Thank you both -- I think we should now co-operate to prevent any additions contrary to the spirit of the mediation. Collect (talk) 20:36, 12 June 2009 (UTC)

length of Rick Warren's marriage[edit]

Rick was married to Elizabeth Kay Lewis on June 21, 1975. They have been married 34 years. Katrinakat (talk) 01:55, 13 February 2010 (UTC)

Photo[edit]

Could we update the photo of Rick Warren at the top? That picture might be about 10 years old and does not reflect his current "look". It is not all that recognizable either. Perhaps since since either the inauguration or the civil forum were probably Mr. Warren's most widely viewed events, a picture from either would be appropriate. Be nice, I am new here. - --Mmking31 (talk) 16:14, 22 March 2010 (UTC)

If you can find a more up-to-date one that is free licensed (i.e. not copyrighted, or released under a free licence like CC-BY-SA), then by all means upload it somewhere and we can look into replacing it. The WordsmithCommunicate 16:32, 22 March 2010 (UTC)
There is a photo on his website that is described as being in his "press kit". Would that be sufficient?--Mmking31 (talk) 16:54, 22 March 2010 (UTC)
Probably not, unless we can convince him to release it under a compatible license. It might not be too hard to do, actually; Wikipedia articles get millions of pageviews, so he may be willing to help ensure that the lede image is a flattering one of him. If you show me the picture and give me contact information for him, I can try to get in touch with him to get that going. The WordsmithCommunicate 16:57, 22 March 2010 (UTC)
http://www.rickwarrennews.com/photos1.htm His official contact information is rickwATsaddleback.net --Mmking31 (talk) 18:01, 22 March 2010 (UTC)
It looks like a press kit photo falls under non-free fair use. see Publicity photos --Mmking31 (talk) 15:13, 26 March 2010 (UTC)

Link to Saddlebacking[edit]

Since the article had no connection to the term Saddlebacking I have added a link in the see also section. i find it untenable that no link should exist to this word from this articleor any mention of the controversy spawning it. I understand that this has been an issue of controversy before in the editing history of this article, but I simply cannot passively behold this significant connection being suppressed. If there are still strong opinions wanting the suppression to remain in place, I think we need to have a new round of discussion to assess the current consensus on this. __meco (talk) 14:57, 8 April 2010 (UTC)

We will leave it out until consensus is gained, then. It is an obscure and purposely offensive slur, and there is still no need for it.--Lyonscc (talk) 18:00, 8 April 2010 (UTC)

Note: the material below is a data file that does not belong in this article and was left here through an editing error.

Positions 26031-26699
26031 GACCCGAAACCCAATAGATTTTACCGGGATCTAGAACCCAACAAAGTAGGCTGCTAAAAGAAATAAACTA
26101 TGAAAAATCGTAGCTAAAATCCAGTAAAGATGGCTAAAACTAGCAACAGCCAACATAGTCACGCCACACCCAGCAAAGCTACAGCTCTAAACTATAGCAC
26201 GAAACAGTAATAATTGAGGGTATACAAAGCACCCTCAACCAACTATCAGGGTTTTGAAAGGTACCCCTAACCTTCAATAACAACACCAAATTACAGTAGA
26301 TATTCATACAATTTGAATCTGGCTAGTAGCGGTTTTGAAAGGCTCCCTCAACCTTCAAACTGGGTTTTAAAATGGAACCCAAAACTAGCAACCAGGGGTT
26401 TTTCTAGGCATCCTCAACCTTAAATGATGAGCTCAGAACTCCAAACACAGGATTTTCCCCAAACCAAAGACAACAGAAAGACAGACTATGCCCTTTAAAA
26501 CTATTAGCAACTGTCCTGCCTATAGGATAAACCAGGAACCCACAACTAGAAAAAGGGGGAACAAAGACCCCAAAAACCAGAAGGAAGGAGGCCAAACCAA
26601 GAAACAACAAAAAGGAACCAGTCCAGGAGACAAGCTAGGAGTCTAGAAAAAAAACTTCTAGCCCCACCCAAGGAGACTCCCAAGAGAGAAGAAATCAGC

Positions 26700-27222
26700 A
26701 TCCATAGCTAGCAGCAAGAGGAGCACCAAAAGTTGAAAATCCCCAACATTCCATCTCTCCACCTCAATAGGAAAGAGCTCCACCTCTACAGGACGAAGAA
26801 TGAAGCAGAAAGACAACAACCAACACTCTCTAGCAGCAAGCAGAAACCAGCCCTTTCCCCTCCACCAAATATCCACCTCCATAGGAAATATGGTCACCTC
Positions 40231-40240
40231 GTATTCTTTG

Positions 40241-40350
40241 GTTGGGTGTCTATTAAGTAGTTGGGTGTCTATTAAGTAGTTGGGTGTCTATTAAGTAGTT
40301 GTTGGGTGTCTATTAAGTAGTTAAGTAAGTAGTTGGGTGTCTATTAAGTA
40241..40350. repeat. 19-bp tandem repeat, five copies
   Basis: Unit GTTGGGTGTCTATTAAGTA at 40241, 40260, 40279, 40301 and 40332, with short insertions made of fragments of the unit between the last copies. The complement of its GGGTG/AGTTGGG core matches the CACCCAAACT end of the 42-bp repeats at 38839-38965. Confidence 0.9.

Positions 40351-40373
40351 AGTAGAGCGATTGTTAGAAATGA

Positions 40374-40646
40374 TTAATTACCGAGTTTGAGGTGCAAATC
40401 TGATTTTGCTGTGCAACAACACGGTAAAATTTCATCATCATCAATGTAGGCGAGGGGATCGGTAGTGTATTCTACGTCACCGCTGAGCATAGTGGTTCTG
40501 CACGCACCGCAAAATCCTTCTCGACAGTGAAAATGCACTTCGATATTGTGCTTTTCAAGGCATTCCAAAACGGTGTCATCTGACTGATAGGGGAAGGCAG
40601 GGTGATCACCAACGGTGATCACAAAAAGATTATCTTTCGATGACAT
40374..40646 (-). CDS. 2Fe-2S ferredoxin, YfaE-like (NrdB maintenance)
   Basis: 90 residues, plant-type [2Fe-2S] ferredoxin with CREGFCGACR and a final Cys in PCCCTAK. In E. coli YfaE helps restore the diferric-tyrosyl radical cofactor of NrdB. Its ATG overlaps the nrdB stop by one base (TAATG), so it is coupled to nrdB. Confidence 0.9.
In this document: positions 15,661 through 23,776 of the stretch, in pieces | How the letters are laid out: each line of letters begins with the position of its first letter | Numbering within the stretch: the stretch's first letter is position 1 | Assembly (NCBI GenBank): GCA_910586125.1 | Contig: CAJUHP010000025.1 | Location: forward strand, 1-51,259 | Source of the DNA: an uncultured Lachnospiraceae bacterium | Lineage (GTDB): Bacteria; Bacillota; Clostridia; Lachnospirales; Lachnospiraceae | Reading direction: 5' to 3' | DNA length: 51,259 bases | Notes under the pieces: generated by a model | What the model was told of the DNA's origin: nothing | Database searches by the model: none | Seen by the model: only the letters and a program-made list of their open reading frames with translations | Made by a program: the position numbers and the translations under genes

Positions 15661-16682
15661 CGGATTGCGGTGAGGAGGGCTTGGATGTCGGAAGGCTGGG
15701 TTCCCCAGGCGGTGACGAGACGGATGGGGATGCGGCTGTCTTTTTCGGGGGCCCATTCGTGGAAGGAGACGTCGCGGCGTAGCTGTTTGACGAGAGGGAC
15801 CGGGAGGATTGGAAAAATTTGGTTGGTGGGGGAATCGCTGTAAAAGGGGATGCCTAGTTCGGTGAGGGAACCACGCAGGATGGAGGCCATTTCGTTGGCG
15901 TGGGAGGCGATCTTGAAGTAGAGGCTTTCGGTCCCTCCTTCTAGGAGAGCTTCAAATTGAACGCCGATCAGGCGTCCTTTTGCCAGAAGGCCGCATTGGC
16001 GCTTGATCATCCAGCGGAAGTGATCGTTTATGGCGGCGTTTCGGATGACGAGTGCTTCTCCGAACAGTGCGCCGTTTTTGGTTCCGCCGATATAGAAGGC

As I have stated on Talk:Saddleback Church#The saddlebacking term I can live with the term being removed while a would-be discussion takes place. __meco (talk) 19:28, 8 April 2010 (UTC)

Edit request from Synclavier, 28 May 2010[edit]

{{editsemiprotected}} I would like to add the following text. "Rick Warren was an elected member to the Council on Foreign Relations for 2005-2006." The source for this information is http://www.stopthenorthamericanunion.com/CFRMembers.html

Synclavier (talk) 20:04, 28 May 2010 (UTC)

Done GiftigerWunsch [TALK] 20:57, 28 May 2010 (UTC)


Pending changes[edit]

This article is one of a number (about 100) selected for the early stage of the trial of the Wikipedia:Pending Changes system on the English language Wikipedia. All the articles listed at Wikipedia:Pending changes/Queue are being considered for level 1 pending changes protection.

The following request appears on that page:

Comments on the suitability of theis page for "Penfding changes" would be appreciated.

Please update the Queue page as appropriate.

Note that I am not involved in this project any much more than any other editor, just posting these notes since it is quite a big change, potentially

Regards, Rich Farmbrough, 23:45, 16 June 2010 (UTC).

Social/Political views[edit]

The source for his support of action on climate change did not make any suggestion at all that the letter was controversial, nor was there any suggestion that it was his most controversial act. If that is the case a source needs to be cited supporting this assertion, otherwise it is OR and potentially POV. Ninahexan (talk) 03:06, 10 February 2012 (UTC)

Wikipedia has started carrying links ads which seems to be added randomly. They seem to be marked by underlining the links as in this article: "Warren has called on churches worldwide to also focus their efforts on fighting poverty and disease, expanding educational opportunities for the marginalized, and caring for the environment."

It also happened in article on Wars of the Roses on the word "restored" in the sentence "Several prominent Lancastrians died, but their heirs continued a deadly feud with Richard. Although peace was temporarily restored."

I appears to be done randomly in several articles, and it's done in such a way as to make it hard to trace.

Daniel Digby (talk) 21:51, 18 November 2012 (UTC) Daniel Digby Daniel Digby (talk) 21:51, 18 November 2012 (UTC)

Daniel, you have spyware on your machine. Wikipedia does not contain the kind of ad links you are describing (nor does it contain any advertising). TricksterWolf (talk) 15:13, 15 November 2015 (UTC)

Sources[edit]

This article barely has any sources. Can this be verified, the statistics of the drug program Etc? Thanks.

"Over the past two decades, Celebrate Recovery has helped more than 500,000 people overcome alcoholism, drugs, overeating, anger, financial problems, physical and sexual abuse, and other issues. More than 20,000 churches have used the Celebrate Recovery program, and a typical meeting will attract more than 70 percent of its attendees from outside the host church. 85 percent of the people who go through the program stay with the church, and nearly half go on to serve as church volunteers."

Where are the sources for that information? Preceeding unsigned comment by User:Mrdeleted 11:30, 28 October 2015 (UTC)